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THE HISTORIE [HISTORY] OF THE WORLD IN FIVE BOOKS. Printed in 1628. Folio. Leather. [Travel.] by  Sir Walter RALEGH [RALEIGH] - Fourth Edition - 1628 - from Merchants Rare Books (SKU: 2347)

THE HISTORIE [HISTORY] OF THE WORLD IN FIVE BOOKS. Printed in 1628. Folio. Leather. [Travel.]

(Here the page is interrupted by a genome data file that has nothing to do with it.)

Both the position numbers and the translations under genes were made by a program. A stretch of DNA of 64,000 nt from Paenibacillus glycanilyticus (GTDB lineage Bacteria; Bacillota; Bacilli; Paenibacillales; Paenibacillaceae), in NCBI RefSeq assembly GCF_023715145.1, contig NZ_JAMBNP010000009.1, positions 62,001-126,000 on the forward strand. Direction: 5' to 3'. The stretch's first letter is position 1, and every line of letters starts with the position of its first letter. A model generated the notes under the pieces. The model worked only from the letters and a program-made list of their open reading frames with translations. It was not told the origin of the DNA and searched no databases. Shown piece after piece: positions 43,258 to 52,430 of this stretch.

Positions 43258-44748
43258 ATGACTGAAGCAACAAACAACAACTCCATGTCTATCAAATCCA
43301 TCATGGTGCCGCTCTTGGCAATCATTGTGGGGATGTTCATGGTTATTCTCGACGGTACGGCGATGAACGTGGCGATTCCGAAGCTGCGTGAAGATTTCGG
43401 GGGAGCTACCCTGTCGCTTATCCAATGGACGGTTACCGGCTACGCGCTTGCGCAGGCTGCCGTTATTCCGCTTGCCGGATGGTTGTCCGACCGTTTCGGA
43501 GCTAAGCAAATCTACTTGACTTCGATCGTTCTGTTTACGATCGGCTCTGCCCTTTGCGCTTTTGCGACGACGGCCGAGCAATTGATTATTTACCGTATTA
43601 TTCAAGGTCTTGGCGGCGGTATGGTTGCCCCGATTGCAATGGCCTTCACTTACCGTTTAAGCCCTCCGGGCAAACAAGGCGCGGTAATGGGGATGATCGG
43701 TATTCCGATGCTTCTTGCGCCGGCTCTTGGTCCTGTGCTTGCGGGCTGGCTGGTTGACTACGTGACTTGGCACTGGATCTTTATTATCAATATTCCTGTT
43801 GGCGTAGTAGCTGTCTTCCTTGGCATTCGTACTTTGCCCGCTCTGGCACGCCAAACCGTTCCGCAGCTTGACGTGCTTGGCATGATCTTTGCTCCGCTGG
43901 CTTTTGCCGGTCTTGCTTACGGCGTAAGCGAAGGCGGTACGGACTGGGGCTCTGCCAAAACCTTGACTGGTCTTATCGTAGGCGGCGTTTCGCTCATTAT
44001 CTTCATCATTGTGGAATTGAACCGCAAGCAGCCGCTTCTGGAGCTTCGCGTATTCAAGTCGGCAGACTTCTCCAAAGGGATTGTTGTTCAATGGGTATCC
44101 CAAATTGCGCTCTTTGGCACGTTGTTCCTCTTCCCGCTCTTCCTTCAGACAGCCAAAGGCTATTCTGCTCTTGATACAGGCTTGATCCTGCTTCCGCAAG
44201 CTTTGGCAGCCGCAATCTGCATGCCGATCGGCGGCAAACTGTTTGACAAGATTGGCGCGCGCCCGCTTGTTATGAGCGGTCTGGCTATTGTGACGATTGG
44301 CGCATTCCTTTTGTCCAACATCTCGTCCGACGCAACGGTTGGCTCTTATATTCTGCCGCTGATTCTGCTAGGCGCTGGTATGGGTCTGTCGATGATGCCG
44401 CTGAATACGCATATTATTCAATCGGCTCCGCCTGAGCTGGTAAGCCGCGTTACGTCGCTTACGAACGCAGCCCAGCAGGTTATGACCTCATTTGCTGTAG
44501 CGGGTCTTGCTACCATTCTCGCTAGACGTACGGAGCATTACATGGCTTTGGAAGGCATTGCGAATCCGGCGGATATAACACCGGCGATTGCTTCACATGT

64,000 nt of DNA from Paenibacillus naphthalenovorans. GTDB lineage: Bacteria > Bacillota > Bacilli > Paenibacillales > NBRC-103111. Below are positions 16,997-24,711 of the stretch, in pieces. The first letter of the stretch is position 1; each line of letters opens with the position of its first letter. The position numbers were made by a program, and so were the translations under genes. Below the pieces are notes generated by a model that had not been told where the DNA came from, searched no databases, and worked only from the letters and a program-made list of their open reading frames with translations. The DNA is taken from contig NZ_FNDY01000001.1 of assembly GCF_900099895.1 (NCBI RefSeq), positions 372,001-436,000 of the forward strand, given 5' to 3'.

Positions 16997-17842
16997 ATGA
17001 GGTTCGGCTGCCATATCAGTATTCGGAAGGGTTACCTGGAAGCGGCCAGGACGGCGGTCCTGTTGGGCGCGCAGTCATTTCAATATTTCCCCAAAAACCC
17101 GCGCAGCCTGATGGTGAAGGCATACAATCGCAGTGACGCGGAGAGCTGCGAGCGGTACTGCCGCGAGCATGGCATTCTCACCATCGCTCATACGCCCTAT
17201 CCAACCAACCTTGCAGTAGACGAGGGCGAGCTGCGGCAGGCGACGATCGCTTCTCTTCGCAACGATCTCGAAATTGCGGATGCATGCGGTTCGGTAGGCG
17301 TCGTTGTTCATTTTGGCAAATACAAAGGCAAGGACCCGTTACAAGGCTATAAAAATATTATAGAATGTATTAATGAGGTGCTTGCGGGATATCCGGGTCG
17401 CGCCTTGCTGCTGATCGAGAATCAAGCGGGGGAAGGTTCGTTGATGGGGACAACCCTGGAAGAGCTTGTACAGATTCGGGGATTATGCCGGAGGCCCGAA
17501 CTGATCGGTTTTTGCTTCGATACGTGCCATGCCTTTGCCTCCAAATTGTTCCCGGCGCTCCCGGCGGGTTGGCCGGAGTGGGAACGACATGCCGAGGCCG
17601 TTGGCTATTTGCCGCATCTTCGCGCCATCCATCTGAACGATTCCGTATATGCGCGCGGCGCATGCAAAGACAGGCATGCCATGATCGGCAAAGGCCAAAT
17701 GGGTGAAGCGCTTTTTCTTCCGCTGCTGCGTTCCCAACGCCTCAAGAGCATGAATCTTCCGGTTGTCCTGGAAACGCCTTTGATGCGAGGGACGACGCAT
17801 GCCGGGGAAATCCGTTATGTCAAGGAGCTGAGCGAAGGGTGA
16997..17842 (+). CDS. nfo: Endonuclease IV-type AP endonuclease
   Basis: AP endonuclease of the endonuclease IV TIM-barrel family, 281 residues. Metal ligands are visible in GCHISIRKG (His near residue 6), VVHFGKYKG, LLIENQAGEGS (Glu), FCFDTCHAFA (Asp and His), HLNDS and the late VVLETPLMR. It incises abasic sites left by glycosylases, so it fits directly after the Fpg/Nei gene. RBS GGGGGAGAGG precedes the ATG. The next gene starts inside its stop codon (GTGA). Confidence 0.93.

THE HISTORIE [HISTORY] OF THE WORLD IN FIVE BOOKS. Printed in 1628. Folio. Leather. [Travel.] by  Sir Walter RALEGH [RALEIGH] - Fourth Edition - 1628 - from Merchants Rare Books (SKU: 2347)

THE HISTORIE [HISTORY] OF THE WORLD IN FIVE BOOKS. Printed in 1628. Folio. Leather. [Travel.]

by RALEGH [RALEIGH], Sir Walter

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About This Item